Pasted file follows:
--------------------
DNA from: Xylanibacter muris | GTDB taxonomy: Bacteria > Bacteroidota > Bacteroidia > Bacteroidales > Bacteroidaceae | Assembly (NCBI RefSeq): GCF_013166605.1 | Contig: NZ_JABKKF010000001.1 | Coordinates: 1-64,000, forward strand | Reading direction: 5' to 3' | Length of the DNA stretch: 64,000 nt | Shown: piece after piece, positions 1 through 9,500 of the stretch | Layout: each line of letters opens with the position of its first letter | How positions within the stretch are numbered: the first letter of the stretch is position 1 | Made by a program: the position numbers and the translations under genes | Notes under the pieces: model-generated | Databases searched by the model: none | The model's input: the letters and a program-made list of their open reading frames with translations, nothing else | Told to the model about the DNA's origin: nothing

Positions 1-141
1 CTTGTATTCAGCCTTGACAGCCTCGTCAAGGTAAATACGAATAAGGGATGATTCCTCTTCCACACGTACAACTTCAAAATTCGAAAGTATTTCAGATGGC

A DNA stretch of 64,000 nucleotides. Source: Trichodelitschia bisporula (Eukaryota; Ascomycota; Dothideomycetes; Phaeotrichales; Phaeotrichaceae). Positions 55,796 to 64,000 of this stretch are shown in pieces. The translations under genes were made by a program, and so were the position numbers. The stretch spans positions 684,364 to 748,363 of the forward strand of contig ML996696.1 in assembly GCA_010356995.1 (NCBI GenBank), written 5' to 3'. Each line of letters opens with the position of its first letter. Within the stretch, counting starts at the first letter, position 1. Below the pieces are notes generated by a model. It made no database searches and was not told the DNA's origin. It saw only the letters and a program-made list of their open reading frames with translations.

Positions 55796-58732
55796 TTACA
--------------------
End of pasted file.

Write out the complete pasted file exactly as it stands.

DNA from: Xylanibacter muris | GTDB taxonomy: Bacteria > Bacteroidota > Bacteroidia > Bacteroidales > Bacteroidaceae | Assembly (NCBI RefSeq): GCF_013166605.1 | Contig: NZ_JABKKF010000001.1 | Coordinates: 1-64,000, forward strand | Reading direction: 5' to 3' | Length of the DNA stretch: 64,000 nt | Shown: piece after piece, positions 1 through 9,500 of the stretch | Layout: each line of letters opens with the position of its first letter | How positions within the stretch are numbered: the first letter of the stretch is position 1 | Made by a program: the position numbers and the translations under genes | Notes under the pieces: model-generated | Databases searched by the model: none | The model's input: the letters and a program-made list of their open reading frames with translations, nothing else | Told to the model about the DNA's origin: nothing

Positions 1-141
1 CTTGTATTCAGCCTTGACAGCCTCGTCAAGGTAAATACGAATAAGGGATGATTCCTCTTCCACACGTACAACTTCAAAATTCGAAAGTATTTCAGATGGC

A DNA stretch of 64,000 nucleotides. Source: Trichodelitschia bisporula (Eukaryota; Ascomycota; Dothideomycetes; Phaeotrichales; Phaeotrichaceae). Positions 55,796 to 64,000 of this stretch are shown in pieces. The translations under genes were made by a program, and so were the position numbers. The stretch spans positions 684,364 to 748,363 of the forward strand of contig ML996696.1 in assembly GCA_010356995.1 (NCBI GenBank), written 5' to 3'. Each line of letters opens with the position of its first letter. Within the stretch, counting starts at the first letter, position 1. Below the pieces are notes generated by a model. It made no database searches and was not told the DNA's origin. It saw only the letters and a program-made list of their open reading frames with translations.

Positions 55796-58732
55796 TTACA